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Biopsy to test for childhood cancer

A biopsy is a test where a doctor takes a piece of tissue out of the body to check for cancer cells.

Key points to remember

  • a doctor may remove part of a tumour for testing if they think it is cancerous
  • sometimes the doctor may remove the whole tumour during the procedure
  • the type of biopsy your child will have will depend on their specific clinical circumstances

What is a biopsy?

A surgeon may remove part of a tumour for testing if they think it is cancerous (malignant).

There are 2 ways to do this:

  • a small needle through the skin (needle biopsy)
  • a small operation (open biopsy)

A radiologist may also do a CT (computerised axial tomography) guided biopsy. In some cases, the doctor may remove the whole tumour during the procedure. A specialist doctor (a histopathologist) will study the sample. The doctor can tell whether or not it is cancerous and exactly what kind of tumour it is.

The type of biopsy your child will have will depend on their specific clinical circumstances.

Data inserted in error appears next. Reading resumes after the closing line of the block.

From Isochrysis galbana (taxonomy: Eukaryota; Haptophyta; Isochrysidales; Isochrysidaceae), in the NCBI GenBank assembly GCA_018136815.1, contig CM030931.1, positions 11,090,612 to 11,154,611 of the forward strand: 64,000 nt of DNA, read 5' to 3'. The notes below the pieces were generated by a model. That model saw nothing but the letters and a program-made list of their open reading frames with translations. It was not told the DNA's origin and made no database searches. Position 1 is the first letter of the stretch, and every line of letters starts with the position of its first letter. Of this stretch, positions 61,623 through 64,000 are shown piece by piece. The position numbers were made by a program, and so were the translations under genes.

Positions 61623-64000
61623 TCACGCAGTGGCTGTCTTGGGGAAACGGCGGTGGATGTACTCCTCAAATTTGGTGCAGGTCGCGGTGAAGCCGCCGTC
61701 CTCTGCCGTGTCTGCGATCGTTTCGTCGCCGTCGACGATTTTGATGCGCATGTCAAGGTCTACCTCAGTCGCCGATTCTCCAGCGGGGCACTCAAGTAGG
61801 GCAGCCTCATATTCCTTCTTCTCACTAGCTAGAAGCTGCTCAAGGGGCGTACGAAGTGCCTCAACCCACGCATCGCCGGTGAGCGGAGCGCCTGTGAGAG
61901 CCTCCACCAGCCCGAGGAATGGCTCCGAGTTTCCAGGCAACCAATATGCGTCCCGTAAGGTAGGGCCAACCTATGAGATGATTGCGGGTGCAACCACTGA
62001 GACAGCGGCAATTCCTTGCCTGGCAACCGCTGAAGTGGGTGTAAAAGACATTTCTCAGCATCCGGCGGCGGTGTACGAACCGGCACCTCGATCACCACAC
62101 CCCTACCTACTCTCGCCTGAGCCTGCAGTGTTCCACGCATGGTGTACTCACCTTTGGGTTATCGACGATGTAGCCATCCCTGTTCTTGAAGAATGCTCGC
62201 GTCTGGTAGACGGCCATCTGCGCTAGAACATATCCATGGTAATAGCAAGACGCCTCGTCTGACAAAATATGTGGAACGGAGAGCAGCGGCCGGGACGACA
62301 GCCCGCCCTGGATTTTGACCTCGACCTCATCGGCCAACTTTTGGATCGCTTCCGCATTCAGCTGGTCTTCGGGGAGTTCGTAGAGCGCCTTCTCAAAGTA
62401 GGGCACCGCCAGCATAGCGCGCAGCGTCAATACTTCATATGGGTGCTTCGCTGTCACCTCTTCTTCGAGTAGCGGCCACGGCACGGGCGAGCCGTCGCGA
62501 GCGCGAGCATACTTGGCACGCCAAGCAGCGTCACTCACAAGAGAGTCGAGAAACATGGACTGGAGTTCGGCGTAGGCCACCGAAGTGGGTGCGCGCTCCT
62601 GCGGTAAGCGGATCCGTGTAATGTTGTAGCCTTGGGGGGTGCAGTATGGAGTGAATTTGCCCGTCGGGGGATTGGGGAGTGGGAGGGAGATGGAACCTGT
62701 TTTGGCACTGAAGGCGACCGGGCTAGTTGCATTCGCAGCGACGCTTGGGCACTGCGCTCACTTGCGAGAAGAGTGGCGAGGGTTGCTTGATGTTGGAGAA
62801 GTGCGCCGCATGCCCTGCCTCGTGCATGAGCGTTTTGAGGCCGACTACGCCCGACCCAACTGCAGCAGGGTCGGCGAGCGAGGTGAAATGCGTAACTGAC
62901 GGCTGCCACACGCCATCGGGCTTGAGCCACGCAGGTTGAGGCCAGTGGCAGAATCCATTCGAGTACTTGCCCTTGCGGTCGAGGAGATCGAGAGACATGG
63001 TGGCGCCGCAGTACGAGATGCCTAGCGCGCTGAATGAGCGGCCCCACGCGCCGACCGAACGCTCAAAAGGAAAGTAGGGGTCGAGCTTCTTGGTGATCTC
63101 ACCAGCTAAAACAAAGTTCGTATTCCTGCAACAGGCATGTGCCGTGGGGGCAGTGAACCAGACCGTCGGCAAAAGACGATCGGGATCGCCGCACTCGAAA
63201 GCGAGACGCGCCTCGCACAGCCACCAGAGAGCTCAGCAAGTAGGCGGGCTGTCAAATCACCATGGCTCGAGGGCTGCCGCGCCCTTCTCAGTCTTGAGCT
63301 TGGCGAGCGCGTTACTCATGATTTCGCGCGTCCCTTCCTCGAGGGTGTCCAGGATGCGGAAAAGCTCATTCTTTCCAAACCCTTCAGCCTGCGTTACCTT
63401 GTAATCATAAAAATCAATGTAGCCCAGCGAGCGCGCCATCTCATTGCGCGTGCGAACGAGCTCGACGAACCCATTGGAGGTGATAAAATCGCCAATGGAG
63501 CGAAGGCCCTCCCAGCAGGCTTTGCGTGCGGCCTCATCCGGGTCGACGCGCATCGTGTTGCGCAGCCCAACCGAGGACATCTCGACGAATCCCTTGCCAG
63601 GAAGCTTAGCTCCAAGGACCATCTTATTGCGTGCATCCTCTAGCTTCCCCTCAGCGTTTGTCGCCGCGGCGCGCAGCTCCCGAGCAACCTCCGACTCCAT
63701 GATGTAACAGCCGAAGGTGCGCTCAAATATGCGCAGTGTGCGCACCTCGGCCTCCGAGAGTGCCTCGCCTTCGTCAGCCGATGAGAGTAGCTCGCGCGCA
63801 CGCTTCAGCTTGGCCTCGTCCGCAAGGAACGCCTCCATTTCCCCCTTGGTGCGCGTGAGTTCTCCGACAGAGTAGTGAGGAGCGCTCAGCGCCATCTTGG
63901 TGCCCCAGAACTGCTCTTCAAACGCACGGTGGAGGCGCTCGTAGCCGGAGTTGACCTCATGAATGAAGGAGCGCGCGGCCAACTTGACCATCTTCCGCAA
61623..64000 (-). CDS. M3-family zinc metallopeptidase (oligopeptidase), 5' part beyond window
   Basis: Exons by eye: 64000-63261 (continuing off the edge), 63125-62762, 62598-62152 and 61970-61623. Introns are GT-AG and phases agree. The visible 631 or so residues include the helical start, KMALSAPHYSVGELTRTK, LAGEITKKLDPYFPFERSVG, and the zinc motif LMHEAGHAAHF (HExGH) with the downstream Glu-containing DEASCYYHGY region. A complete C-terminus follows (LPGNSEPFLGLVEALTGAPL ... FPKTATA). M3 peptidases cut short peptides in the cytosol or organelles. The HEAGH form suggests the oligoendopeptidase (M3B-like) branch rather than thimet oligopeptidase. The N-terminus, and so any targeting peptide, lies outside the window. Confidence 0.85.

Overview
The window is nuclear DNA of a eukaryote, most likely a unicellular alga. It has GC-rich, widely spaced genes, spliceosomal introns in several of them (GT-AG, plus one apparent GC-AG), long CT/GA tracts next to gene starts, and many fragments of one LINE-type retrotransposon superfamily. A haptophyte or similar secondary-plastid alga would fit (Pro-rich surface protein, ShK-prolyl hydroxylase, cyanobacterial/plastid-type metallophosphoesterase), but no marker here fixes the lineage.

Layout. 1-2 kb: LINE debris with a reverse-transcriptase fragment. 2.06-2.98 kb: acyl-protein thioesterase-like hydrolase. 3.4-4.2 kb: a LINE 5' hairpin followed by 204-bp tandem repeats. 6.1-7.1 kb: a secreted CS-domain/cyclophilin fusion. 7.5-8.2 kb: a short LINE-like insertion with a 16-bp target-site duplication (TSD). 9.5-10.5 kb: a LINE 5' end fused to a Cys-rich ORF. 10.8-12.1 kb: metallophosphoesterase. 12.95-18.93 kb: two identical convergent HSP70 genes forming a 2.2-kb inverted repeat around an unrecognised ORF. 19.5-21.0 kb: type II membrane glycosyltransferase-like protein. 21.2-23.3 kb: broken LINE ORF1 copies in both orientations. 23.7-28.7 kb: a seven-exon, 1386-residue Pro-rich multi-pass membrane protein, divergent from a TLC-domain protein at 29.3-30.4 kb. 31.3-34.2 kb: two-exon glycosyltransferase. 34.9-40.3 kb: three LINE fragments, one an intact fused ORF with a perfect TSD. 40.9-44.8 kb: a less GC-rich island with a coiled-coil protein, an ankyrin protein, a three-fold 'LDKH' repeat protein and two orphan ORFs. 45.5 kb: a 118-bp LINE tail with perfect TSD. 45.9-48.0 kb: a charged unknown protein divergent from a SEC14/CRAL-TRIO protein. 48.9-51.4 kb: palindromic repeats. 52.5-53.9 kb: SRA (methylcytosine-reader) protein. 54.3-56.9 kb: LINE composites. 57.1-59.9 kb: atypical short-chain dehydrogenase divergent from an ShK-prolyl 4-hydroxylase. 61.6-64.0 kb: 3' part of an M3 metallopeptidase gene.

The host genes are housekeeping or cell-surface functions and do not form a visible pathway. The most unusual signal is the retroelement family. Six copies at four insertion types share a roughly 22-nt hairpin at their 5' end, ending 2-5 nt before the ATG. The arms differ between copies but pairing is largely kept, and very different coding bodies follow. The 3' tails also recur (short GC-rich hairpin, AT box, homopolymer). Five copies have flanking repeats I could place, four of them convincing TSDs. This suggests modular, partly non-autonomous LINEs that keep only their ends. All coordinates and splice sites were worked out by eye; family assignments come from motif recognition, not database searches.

Will my child be awake or asleep?

Some biopsies happen in the operating room under general anaesthesia (completely asleep). Other biopsies happen using local anaesthesia (numbing the skin and tissues).

The type of anaesthesia the doctor uses will depend on where the tumour is in the body and your child's condition.

Getting results

It usually takes a few days to get the results. Sometimes your child will need specialised tests to look more closely at the tumour tissue. Chromosome analysis or special staining tests can help with the diagnosis.

Click Donate to fund the ongoing development of the Circulating Tumor DNA project which will improve outcomes for those children already diagnosed with cancer.

Disclaimer - Content on this blog is for educational use only. Please consult your doctor or other health professional to make sure the information is right for your child.
Copyright - Please note that the information on this blog is copyright owned by The Paediatric Society of New Zealand and Starship Foundation. See copyright information at the Kids Health website.



 

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